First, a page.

Written by: Keith Tully
Reviewed: Monday 22nd July, 2019
Pub businesses have been closing at a rate of 40 per month over the course of this year, according to the latest figures on the subject.
Rising costs have been cited as a key part of the problem for a lot of pub operators who’ve found themselves unable to carry on running their businesses in recent months.
Meanwhile, a growing number of consumers have been opting to buy their beverages at supermarkets rather than heading to their local pubs for a few drinks, which has had an eroding effect on the profit margins of pubs nationwide.
A total of 235 pubs across the country are believed to have closed for good in the first six months of this year, according to the Altus Group, a real estate data company.
However, that figure represents a slowing down of the pace at which pubs are closing, with the first half of 2018 having seen pubs closing at a rate of roughly 70 per month.
In addition to dealing with changing consumer habits, a lot of pub operators have been struggling to cover the costs of business rates and increases to the national minimum wage.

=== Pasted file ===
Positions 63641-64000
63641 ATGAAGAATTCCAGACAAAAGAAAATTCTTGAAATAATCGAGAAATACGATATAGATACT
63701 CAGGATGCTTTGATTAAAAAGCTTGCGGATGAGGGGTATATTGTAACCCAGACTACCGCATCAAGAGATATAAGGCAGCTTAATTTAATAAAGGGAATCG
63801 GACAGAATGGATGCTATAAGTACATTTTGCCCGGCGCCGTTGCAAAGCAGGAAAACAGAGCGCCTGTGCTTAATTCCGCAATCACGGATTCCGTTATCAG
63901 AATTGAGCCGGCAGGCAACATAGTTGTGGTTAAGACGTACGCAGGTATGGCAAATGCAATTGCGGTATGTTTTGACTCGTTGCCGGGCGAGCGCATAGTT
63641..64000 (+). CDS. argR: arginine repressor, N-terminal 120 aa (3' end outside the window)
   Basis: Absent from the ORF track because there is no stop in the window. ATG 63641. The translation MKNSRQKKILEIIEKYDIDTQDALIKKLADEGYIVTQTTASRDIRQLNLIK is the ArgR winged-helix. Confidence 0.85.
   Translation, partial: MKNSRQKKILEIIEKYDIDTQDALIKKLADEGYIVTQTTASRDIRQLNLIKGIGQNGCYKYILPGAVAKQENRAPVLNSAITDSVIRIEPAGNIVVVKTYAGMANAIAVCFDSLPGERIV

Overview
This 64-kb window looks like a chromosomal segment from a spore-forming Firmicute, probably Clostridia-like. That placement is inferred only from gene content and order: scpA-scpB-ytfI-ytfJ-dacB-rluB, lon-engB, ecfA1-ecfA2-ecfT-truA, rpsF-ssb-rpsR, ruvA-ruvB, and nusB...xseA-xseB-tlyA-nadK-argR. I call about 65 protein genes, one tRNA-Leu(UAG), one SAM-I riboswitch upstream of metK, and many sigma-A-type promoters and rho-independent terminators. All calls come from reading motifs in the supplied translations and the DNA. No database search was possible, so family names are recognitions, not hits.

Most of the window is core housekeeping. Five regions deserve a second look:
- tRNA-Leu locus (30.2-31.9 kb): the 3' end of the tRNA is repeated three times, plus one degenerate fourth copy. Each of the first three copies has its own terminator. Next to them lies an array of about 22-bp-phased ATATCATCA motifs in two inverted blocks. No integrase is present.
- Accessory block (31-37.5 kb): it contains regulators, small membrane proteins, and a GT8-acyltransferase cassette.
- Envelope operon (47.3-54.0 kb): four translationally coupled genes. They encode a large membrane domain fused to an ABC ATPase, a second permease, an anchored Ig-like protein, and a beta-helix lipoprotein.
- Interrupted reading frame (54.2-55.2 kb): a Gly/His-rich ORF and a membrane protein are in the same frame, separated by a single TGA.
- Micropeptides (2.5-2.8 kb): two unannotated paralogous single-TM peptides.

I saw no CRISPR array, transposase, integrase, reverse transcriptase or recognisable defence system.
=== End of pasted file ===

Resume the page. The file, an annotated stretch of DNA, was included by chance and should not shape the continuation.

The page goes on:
Responding to the latest figures on pub closures across the country, the chief executive of UK Hospitality, Kate Nicholls, welcomed the news that rates of closure are slowing down but also expressed concern about what the future might hold for operators in the industry.
“Cost pressures, principally extortionate business rates, are pushing too many pubs to the margins and high streets are being squeezed,” Ms Nicholls said in a statement.
“We have heard various members of the government say they wish to stimulate investment in high streets and support businesses,” she went on. “If they are serious, then they need to tackle these increasing costs – otherwise, more pubs will close.”
Alex Probyn from the Altus Group commented in response to his own organisation’s recent findings that the decision by the government to introduce a business rates discount for small scale high street operators in England would have beneficial effects going forward.
“The new retail relief, which discounted business rates bills by a third from April 1 for smaller pubs in England, will certainly have helped to ease cost pressures with the average small pub saving £6,052,” he said.